Berkshire Paper Company
Before he was Berkshire Corporation’s founder and CEO, Whitmore B. “Nick” Kelley was in need of money to pay for college. With an idea, he picked up waste paper from a local Western Massachusetts paper mill, brought it home, and began making scratch pads.
Calling his fledgling creation Berkshire Paper Company, Kelley was one of the nation’s earliest recyclers, taking waste that would have otherwise been headed to the dump and turning it into usable product.
Berkshire Paper Company soon outgrew the basement of his home. Rescuing a building slated for the wrecking ball, Kelley purchased and converted what would soon be his first manufacturing plant. He acquired used processing equipment, developed new manufacturing efficiencies, and built a steady base of customers — until business was interrupted by national affairs.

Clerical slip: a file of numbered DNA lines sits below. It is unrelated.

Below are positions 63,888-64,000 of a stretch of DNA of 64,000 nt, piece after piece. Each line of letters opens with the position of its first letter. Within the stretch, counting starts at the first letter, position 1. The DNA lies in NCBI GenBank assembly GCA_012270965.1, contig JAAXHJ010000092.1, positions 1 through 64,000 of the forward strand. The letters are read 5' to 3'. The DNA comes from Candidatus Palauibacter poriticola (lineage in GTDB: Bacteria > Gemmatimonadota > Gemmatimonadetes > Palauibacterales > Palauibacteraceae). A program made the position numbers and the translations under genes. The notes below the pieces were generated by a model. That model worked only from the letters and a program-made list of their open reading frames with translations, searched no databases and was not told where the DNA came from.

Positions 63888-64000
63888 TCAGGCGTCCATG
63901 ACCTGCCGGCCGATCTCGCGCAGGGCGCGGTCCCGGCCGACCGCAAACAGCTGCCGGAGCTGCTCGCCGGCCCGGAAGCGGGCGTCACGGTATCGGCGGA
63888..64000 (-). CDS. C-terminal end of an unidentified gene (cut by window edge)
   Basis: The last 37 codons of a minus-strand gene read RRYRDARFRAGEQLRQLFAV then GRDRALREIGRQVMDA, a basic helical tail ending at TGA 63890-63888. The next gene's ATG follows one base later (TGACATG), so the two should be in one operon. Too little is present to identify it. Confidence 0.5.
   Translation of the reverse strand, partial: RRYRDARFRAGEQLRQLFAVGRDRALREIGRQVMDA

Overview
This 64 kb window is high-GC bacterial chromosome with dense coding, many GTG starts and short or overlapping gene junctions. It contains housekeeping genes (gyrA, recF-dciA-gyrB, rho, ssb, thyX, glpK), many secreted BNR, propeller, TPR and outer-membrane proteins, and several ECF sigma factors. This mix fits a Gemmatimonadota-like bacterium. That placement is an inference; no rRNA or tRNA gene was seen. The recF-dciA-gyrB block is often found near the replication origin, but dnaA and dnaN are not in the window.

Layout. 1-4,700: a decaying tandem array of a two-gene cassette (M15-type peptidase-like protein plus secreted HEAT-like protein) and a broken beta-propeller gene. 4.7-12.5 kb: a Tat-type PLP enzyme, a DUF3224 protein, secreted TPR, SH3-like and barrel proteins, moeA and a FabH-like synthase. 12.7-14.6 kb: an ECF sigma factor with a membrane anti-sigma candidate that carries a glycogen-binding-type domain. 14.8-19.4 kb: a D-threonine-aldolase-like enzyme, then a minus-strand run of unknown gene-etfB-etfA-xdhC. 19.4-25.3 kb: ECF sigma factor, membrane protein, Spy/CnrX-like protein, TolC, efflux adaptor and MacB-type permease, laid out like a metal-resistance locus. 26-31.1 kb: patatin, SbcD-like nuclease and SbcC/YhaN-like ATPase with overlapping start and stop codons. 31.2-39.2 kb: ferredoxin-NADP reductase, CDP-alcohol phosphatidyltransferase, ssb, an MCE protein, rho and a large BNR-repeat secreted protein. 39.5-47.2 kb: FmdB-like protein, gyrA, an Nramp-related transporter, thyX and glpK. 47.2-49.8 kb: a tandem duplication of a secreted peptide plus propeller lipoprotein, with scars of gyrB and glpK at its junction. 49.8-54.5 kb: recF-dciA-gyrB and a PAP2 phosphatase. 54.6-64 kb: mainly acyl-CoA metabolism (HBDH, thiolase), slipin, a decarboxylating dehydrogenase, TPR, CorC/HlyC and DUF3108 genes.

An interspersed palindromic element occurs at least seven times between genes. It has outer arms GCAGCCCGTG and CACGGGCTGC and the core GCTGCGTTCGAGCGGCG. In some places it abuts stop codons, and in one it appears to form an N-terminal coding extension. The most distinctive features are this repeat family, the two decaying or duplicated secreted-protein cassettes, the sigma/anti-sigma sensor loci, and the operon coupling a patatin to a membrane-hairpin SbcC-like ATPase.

After a tour in Asia, Kelley returned to Western Massachusetts to pick up where he left off. Over time, he won back most of his former paper customers — they ranged from retail insurance companies to office supply stores — and he began branching into cutting and packaging services for local paper mills as well. With a prime location near Boston and New York City, Berkshire Paper Company’s products and services began to attract new clientele throughout the eastern United States.